An improperly-sized, installed, or located unit can give unsatisfactory results including indoor moisture and moisture-related mould problems, poor indoor air quality or fan noise issues.
I would also look for both apparent and clandestine moisture sources in the building. The fact that you found most concern at a wardrobe (do you mean a closet or a piece of furniture?) may simply reflect temperature differences in that location.
In the U.S. we also refer to PIVs as Supply Only Ventilation Systems. The operation of supply ventilation systems or PIVs is discussed in more detail by our contributor and expert Steven Bliss at
VENTILATION, SUPPLY-ONLY - inspectapedia.com/BestPractices/Ventilation_Supply_Only.php
For U.K. readers, as of 1 October 2010 revisions to Approved Document F-F1 the Means of Ventilation, applicable to people living in England and Wales requires that all Mechanical Ventilation & Heat Recovery System (MVHR) installations require that such systems be commissioned using a qualified, competent expert in compliance with 2010 ADF2010 regulations.
Among the requirements for these ventilation systems are conditions that will improve the installation and performance of any mechanical ventilation or heat recovery ventilation system wherever you live: [Paraphrasing from the Nuaire Best Practices Guide cited above and again in detail at REFERENCES]
You might do some simple, low -cost tests using toilet tissue or talcum powder or smoke or even a match to see which way air is flowing at your windows or doors.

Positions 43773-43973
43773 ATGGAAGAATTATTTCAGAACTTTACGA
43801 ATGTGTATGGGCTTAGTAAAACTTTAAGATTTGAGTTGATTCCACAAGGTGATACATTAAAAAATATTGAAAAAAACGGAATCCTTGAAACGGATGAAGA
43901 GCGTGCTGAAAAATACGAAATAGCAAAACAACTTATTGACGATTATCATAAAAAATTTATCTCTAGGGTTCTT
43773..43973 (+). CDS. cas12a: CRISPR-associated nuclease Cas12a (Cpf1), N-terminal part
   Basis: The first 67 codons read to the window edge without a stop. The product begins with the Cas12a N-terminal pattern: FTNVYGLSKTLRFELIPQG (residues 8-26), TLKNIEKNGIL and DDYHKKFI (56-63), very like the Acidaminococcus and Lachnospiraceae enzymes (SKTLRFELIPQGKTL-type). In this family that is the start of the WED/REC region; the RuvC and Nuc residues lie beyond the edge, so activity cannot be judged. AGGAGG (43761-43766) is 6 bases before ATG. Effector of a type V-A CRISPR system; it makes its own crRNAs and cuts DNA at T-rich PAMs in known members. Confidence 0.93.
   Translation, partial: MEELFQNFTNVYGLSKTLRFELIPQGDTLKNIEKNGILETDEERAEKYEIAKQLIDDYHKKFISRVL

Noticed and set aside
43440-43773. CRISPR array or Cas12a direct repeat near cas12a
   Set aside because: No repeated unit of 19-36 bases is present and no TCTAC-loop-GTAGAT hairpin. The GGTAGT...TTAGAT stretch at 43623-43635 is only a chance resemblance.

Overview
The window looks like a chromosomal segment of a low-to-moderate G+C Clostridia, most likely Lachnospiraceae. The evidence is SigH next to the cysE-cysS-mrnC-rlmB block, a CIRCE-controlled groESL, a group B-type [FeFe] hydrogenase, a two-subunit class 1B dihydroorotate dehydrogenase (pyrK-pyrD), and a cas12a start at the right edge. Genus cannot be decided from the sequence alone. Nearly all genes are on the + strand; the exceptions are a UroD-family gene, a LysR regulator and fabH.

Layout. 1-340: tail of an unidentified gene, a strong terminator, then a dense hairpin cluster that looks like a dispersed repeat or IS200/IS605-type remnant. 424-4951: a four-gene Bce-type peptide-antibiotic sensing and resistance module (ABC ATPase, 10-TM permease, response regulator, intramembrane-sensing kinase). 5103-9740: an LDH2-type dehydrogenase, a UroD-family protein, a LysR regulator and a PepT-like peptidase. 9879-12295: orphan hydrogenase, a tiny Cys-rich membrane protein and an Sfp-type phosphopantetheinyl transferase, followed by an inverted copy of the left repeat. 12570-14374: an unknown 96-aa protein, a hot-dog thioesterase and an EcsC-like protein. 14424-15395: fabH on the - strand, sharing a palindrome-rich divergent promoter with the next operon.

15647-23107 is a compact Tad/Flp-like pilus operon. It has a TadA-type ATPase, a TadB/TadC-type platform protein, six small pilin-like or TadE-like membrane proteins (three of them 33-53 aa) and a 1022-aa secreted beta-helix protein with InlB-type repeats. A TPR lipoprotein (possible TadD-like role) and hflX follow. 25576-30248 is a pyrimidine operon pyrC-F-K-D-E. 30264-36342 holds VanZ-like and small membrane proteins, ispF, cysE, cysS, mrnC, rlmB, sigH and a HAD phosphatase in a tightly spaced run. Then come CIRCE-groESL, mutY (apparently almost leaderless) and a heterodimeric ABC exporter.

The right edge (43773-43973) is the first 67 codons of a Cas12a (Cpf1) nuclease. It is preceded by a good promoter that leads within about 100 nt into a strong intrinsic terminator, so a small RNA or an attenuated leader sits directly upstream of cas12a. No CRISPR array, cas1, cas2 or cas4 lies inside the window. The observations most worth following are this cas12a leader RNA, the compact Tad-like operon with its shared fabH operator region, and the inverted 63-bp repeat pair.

Don't forget to look for condensate leaks in the PIV system ducting too.About boosting the airflow rate of the PIV system, the company says:
The unit air volume can be manually boosted to maximum speed by wiring a simple one way switch (part number 771532) to the PCB (located under the top cover). By switching the ‘boost’ all other functions are over-ridden. - Nuaire, retrieved 1/1/2015, original source http://nuaire.info/IandM/671179.pdf
See these articles on attic ventilation:
InspectAPedia is an independent publisher of building, environmental, and forensic inspection, diagnosis, and repair information provided free to the public - we have no business nor financial connection with any manufacturer or service provider discussed at our website.
Continue reading at DEHUMIDIFICATION PROBLEMS or select a topic from closely-related articles below, or see our complete INDEX to RELATED ARTICLES below.
Or see MOISTURE CONTROL in BUILDINGS - home
Or see VENTILATION, SUPPLY-ONLY
Or use the SEARCH BOX found below to Ask a Question or Search InspectApedia
Or use the SEARCH BOX found below to Ask a Question or Search InspectApedia
Try the search box below or CONTACT US by email if you cannot find the answer you need at InspectApedia.